The debate — gun owners' rights versus gun control laws — once again took center stage at the Cracker Barrel in Aberdeen, held Saturday morning in the Student Center on the campus of Northern State University.
Rep. Brock Greenfield, R-Clark, said he had never seen so many pieces of legislation related to gun control since he has served in Pierre.
He said the laws are reaction to fears of the federal government trying to create excessive and unnecessary gun control laws.
Greenfield, of District 2, said he is worried gun ownership rights are under siege, especially after President Barack Obama issued 23 executive orders related to gun control.
"We are not all complacent that everything will be OK relative to our Second Amendment rights," Greenfield said.
Sen. Chuck Welke, D-Warner, was less concerned than Greenfield about the situation in Washington, D.C., because no one is talking about taking guns away from people.
Welke said the idea that guns will be taken away from people was rhetoric mostly propagated by the National Rifle Association, which he feels is an extremist organization. Welke said that opinion was probably very unpopular opinion in South Dakota, but that's his belief.
Welke, of District 2, said he owns a number of guns and supports the rights granted by the Second Amendment, but he is not against discussing reasonable gun safety measures.
"I am not anti-gun; I am a Second Amendment person. I believe in everybody's right to own guns, but there are reasonable restrictions that we must place on them," he said.
Reasonable restrictions is a matter for the courts to decide, Welke said.
Background checks to help make sure criminals and mentally disabled people don't have guns and the requirements for a conceal carry permit are reasonable in his opinion, he said.
Gun rights versus gun safety was brought up several times throughout the Cracker Barrel, notably during discussion of the school sentinel bill.
If passed, the bill will give schools the option of selecting teachers and other personnel to carry a concealed weapon to protect against armed intruders. Each person must complete 47 hours of firearms training, the same amount as a police officer. Each school district would have the option to participate in the program. Schools will decide in executive session whether to participate and who carries the weapon.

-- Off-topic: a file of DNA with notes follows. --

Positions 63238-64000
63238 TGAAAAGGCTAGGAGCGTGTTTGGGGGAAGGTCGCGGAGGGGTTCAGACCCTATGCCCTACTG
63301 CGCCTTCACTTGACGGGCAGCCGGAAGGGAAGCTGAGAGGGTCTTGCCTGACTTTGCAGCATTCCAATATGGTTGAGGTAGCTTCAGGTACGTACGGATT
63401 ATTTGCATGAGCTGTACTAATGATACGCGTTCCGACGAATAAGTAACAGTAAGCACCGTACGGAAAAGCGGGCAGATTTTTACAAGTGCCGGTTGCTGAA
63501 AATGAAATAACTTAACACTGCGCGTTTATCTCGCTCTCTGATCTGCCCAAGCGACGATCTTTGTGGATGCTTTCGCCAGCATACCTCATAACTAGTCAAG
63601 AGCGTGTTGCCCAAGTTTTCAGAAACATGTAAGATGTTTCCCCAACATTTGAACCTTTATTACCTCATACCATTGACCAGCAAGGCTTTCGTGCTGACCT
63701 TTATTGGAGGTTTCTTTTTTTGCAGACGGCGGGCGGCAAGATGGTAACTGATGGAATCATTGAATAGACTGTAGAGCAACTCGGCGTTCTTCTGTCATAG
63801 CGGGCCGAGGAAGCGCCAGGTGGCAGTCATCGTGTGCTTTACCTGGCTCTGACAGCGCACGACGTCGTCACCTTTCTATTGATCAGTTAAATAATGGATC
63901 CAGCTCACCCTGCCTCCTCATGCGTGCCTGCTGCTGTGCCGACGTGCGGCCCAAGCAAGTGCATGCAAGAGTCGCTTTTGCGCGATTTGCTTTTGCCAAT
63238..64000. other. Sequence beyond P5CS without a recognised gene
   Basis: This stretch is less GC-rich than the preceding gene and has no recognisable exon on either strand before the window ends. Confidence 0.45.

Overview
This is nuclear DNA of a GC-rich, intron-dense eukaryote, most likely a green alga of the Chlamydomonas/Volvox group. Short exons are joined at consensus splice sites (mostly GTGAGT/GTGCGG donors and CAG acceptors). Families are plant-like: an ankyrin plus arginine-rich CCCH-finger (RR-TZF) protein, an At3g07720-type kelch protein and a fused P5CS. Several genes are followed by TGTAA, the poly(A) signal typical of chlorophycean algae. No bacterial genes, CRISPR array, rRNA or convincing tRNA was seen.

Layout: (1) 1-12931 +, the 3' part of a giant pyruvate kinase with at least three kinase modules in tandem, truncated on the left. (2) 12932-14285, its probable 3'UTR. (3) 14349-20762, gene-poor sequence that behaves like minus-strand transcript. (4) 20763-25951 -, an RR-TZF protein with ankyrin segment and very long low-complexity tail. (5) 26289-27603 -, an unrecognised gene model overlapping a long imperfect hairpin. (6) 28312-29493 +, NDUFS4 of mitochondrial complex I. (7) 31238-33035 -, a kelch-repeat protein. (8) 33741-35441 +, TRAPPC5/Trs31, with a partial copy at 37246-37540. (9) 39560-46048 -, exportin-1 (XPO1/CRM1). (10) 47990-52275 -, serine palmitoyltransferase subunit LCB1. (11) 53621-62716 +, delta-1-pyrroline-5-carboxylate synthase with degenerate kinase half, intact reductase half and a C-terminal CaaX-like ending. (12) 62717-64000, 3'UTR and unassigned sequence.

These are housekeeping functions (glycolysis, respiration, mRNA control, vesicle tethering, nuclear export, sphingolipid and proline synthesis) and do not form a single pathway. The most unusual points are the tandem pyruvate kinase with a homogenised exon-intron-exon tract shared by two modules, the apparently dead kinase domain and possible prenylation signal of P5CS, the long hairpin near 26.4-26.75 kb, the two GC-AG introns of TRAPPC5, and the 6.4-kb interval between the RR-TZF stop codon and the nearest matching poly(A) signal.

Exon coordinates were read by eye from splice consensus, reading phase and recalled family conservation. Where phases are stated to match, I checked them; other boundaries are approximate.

District 3 Rep. David Novstrup, R-Aberdeen, said one alteration was made to the bill since it was first created. Residents will now know if their school board is considering getting a sentinel, although the sentinel's identity would not be public knowledge.
The bill has passed the House and is now in the Senate State Affairs committee, he said.
Sen. Al Novstrup, R-Aberdeen, said he doesn't think most schools will have a sentinel even if the bill passes, but schools should have the option available if they feel it is needed.
Novstrup, of District 3, mentioned Selby, where the nearest law officer might be 20 or 30 minutes away from a school, as an example of a place that might want to designate a sentinel.
"I don't see anything wrong with letting schools ask the question," he said.
Welke said that even trained military personnel have accidents with guns. Too many things could go wrong, so he is leaning toward voting against the bill.
Rep. Dan Kaiser, R-Aberdeen, said the bill isn't about guns, but is a matter of giving local control to schools. Schools should be trusted to make their own decisions and do what they believe is in their best interests, he said.
Kirk Easton, superintendent of the Warner school district, argued that the bill was bad legislation and was the equivalent of passing a bill that gives schools the right to use duct tape on students to keep them quiet or in their seats. Kaiser, of District 3, brought up the fact that there is a South Dakota law that allows teachers to use reasonable force on students as a counter-argument.
Teachers can legally use duct tape if they wanted to; the option is available, he said. Nobody does it because no one at the schools believes that it is an effective educational technique.
"That's a perfect example of local control," Kaiser said.
Other highlights of the Cracker Barrel included an explanation of the decision to reject federal Medicaid funds, discussion on ACT scoring and a sales tax bill that was killed.